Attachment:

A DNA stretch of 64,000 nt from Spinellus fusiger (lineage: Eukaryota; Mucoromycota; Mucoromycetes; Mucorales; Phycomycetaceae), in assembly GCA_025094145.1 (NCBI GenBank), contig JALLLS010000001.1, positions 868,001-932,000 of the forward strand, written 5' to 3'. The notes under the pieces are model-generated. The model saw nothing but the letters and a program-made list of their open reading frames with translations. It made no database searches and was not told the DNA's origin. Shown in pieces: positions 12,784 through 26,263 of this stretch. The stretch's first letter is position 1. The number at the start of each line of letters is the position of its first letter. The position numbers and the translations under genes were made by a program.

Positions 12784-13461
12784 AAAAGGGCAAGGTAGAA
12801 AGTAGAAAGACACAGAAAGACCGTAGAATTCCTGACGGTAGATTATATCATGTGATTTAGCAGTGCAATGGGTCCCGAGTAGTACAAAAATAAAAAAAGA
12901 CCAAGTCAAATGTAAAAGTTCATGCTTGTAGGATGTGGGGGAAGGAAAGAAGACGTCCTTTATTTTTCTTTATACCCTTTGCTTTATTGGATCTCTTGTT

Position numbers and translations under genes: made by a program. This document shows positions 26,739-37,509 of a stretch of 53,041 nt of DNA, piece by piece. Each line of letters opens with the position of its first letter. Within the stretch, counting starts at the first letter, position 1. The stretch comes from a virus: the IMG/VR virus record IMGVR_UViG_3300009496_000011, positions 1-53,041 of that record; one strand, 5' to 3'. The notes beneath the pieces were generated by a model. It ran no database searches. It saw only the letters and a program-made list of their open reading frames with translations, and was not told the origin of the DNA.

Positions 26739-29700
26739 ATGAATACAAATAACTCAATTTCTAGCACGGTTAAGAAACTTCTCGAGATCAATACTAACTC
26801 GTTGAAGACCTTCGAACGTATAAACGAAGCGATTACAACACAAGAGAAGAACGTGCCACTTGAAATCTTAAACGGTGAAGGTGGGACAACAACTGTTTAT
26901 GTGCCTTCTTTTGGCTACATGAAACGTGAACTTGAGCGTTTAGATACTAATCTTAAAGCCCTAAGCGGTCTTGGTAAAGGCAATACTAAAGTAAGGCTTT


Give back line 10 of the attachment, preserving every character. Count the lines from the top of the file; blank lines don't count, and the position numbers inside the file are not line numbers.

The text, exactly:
26901 GTGCCTTCTTTTGGCTACATGAAACGTGAACTTGAGCGTTTAGATACTAATCTTAAAGCCCTAAGCGGTCTTGGTAAAGGCAATACTAAAGTAAGGCTTT